Monday, July 13, 2015

The Other Red, White, and Blue

      July 4th is the day many Americans spend beside a pool, beach, and/or a BBQ attempting to get the perfect hamburger grilling technique down and shooting off fireworks. Red, white, and blue stars and stripes were pretty much everywhere. In Rome, Georgia, however, there was a different Red, White, and Blue that managed to be pulled up into the United State's Independence Day festivities. The flag contained red and white stripes along with white stars up against blue. It was once a symbol of a union of 13 states that had a culture unlike anywhere else in the world. The flag is the now greatly debated Battle Flag of the Confederate States of America (which no longer exists; and ceased to exist in 1865).
       After the Charleston church shooting this summer, a photograph of the shooter with the confederate battle flag was found. The correlation was made that, since previous photographs and knowledge signaled that the shooter was a white supremacist, the confederate battle flag also correlates to white supremacy. That correlation can be deemed as a safe comparison or a faulty comparison based on how the 1860s and years leading up to the 1860s is interpreted.
       If making the claim that the confederate battle flag is a symbol for white supremacy, take into account that there's a lot of people who own a confederate flag. There's also a lot of people who support white supremacy. However, just because one owns a confederate flag does not mean one is in support of white supremacy. In the same sense, just because one person is a white supremacist doesn't mean he or she has a confederate flag hanging out the back of a large pickup truck parading through town on Independence Day.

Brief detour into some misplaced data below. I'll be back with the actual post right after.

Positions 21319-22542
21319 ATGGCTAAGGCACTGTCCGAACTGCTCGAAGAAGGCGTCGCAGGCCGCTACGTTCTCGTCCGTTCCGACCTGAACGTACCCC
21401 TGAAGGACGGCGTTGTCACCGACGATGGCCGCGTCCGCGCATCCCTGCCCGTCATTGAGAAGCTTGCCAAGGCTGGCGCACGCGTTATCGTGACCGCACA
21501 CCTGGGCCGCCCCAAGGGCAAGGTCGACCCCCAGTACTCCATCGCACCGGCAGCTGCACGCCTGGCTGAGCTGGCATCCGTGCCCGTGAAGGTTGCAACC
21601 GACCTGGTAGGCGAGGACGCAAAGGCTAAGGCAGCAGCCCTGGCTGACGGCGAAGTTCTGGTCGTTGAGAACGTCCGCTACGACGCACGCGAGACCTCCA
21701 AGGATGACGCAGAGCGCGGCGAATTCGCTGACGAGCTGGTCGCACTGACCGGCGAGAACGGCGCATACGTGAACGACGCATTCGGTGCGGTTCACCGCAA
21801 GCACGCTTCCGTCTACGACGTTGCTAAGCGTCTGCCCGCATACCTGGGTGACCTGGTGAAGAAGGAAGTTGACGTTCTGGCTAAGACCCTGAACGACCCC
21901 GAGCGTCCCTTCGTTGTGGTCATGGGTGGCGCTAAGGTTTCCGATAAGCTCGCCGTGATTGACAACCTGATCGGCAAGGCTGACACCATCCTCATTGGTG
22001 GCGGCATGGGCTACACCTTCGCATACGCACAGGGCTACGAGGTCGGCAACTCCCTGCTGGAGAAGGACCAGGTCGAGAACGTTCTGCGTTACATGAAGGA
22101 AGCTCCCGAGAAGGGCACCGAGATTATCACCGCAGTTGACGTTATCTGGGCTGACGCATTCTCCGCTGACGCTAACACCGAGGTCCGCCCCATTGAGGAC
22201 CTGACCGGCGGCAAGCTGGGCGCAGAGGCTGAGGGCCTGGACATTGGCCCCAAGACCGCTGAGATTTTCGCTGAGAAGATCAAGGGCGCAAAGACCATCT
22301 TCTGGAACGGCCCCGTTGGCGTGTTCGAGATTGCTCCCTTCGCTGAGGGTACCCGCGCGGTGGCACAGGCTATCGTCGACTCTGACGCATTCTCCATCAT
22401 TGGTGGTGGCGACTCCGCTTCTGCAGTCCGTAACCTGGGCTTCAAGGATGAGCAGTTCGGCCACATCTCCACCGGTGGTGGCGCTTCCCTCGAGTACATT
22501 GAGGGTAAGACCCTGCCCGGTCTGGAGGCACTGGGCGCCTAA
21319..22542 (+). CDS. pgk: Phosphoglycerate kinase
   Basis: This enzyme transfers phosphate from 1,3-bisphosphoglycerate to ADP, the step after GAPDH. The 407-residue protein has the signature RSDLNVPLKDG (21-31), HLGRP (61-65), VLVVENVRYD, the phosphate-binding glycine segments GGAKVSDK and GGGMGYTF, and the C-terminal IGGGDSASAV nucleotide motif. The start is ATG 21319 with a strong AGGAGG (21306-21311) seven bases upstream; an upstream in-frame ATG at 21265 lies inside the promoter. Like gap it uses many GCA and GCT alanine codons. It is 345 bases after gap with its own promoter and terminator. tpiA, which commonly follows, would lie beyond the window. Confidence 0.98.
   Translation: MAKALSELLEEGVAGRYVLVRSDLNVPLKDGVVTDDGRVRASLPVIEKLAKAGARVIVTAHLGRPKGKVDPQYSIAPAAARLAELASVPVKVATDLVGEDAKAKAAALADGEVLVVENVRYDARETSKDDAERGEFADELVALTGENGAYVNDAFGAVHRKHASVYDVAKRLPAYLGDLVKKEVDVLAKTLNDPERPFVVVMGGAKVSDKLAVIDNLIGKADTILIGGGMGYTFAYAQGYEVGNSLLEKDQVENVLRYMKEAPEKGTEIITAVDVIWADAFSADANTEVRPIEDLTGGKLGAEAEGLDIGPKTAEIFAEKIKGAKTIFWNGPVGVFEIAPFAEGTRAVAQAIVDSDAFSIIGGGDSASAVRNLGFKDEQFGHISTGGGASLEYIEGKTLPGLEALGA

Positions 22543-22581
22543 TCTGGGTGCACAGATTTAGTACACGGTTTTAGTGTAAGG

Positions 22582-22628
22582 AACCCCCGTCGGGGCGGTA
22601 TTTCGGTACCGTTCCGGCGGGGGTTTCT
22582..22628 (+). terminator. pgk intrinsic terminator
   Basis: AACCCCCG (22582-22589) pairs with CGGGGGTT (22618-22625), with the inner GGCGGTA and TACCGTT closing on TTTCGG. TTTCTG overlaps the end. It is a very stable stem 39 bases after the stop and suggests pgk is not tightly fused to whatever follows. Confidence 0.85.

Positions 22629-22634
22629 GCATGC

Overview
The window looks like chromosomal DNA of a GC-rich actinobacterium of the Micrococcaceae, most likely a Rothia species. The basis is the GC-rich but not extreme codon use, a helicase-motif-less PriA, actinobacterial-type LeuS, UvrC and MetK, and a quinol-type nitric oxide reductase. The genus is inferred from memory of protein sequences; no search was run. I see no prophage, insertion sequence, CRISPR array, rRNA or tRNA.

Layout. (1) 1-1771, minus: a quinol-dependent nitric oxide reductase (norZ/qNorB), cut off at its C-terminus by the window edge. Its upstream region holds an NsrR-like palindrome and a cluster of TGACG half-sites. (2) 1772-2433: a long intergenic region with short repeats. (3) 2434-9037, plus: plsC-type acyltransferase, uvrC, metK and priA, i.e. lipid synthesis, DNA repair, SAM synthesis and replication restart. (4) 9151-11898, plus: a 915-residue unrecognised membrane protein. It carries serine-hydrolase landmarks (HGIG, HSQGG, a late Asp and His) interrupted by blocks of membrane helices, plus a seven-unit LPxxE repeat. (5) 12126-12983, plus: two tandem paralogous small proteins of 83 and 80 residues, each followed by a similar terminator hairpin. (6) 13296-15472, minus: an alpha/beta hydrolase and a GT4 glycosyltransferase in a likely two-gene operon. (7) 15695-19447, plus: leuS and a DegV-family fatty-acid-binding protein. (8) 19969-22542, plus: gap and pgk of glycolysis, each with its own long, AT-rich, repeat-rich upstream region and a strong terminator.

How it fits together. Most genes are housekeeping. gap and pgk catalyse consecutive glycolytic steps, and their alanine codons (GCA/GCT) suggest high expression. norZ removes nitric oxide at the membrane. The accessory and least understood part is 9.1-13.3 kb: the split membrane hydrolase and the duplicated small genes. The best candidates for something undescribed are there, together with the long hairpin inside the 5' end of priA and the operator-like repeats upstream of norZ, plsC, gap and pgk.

The confederate battle flag is a huge part of southern history and the history of the United States. (I've even picked up on this being Belgian.) It's a constant reminder of the Civil War, the struggle between states rights and national rights. It's a reminder that our great nation fell apart at one time and through the blood of many it was brought back together.
       Alas, not to long after the Charleston shooting South Carolina removed the Confederate Battle Flag from it's State Capital Building. Honestly; fine. The flag belongs in a museum; not on a government building (I hate to break the bad news, but the South is not rising again anytime soon).
      As vehicles with the Confederate Battle Flags still drive through the streets of Rome, Georgia, it's hard not to notice the similarities and differences between not only the flags, but the groups of people backing stance of the great flag debate. In the end, slavery was part of the Union and the Confederacy, it just stuck around longer in the South. Revolutions and the fight for rights were a part of both the Union and the Confederacy; the United States gained it's independence through revolting against the British Monarchy because of unfair and unequal representation with the government.
      So next time someone wants to declare that the Confederate Battle Flag is just for white supremacy or just for states rights, realize in the end, whether with good or bad intentions, it initially stood for a country of 13 states that left a National government because they felt as if they were not given equal rights as the rest of the nation.

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